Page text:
With regard to the idea of whether you have a right to health care, you have realize what that implies. It’s not an abstraction. I’m a physician. That means you have a right to come to my house and conscript me. It means you believe in slavery. It means that you’re going to enslave not only me, but the janitor at my hospital, the person who cleans my office, the assistants who work in my office, the nurses. ... You have a right to beat down my door with the police, escort me away and force me to take care of you? That’s ultimately what the right to free health care would be.Really Senator Paul? Slavery?
Okay, let's set aside the extremely divisive issue of universal health care for just a minute. If you can, try to forget that topic.
Now. Here's the question: What things are "like" slavery? Think about that for a minute.
What other situations are similar -- akin, if you will -- to slavery?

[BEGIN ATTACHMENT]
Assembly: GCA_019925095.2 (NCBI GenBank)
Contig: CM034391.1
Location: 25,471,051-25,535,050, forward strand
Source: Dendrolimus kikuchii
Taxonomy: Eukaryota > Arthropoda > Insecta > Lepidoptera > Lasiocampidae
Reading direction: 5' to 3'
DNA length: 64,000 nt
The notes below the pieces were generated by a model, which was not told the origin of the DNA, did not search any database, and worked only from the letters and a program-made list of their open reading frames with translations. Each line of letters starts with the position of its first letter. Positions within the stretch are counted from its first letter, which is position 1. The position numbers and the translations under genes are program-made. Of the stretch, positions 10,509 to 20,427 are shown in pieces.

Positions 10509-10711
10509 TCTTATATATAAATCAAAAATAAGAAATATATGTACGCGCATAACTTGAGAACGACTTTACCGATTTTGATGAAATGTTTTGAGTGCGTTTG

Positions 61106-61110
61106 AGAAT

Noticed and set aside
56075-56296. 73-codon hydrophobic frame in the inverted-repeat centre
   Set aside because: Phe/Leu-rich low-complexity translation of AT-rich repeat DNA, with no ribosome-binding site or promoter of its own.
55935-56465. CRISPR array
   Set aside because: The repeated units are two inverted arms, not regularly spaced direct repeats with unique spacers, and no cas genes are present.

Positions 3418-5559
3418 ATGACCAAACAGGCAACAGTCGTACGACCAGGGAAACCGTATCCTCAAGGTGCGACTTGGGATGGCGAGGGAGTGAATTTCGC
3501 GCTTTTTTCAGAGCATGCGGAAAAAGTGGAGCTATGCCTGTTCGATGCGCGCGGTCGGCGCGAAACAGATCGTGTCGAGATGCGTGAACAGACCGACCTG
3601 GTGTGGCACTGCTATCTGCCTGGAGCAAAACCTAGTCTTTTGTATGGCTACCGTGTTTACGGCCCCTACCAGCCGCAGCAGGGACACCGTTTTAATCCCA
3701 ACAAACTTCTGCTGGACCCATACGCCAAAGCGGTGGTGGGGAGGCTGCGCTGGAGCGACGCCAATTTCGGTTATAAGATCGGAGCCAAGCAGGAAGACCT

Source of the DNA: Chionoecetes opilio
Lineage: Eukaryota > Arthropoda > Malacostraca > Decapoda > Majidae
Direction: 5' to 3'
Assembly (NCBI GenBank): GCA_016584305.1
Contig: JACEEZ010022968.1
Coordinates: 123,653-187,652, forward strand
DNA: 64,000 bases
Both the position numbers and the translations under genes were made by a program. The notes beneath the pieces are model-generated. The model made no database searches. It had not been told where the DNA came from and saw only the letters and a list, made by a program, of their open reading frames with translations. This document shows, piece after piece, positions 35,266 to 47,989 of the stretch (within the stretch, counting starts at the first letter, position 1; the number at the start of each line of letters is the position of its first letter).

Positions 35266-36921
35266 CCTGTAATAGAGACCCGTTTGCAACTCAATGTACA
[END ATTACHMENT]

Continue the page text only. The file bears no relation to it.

Forced labor? Absolutely.
A hot-button political issue? Yeah, probably not.
Just like those politicians and pundits who claim that "So-and-so is just like Hitler!", Rand Paul is using extreme -- and I would argue inappropriate -- hyperbole to illustrate his point.
The problem with this type of rhetoric is that it diminishes actual slavery.
Look Senator Paul, if universal health care does come to the United States someday, nobody is going to approve a police-state where you will be awakened in the middle of the night and be forced to perform an appendectomy. That idea is false on so many levels -- and my hunch is that you know that.
...not to mention that you are now a U.S. Senator. Like your father before you, my bet is that you are now in politics for life.
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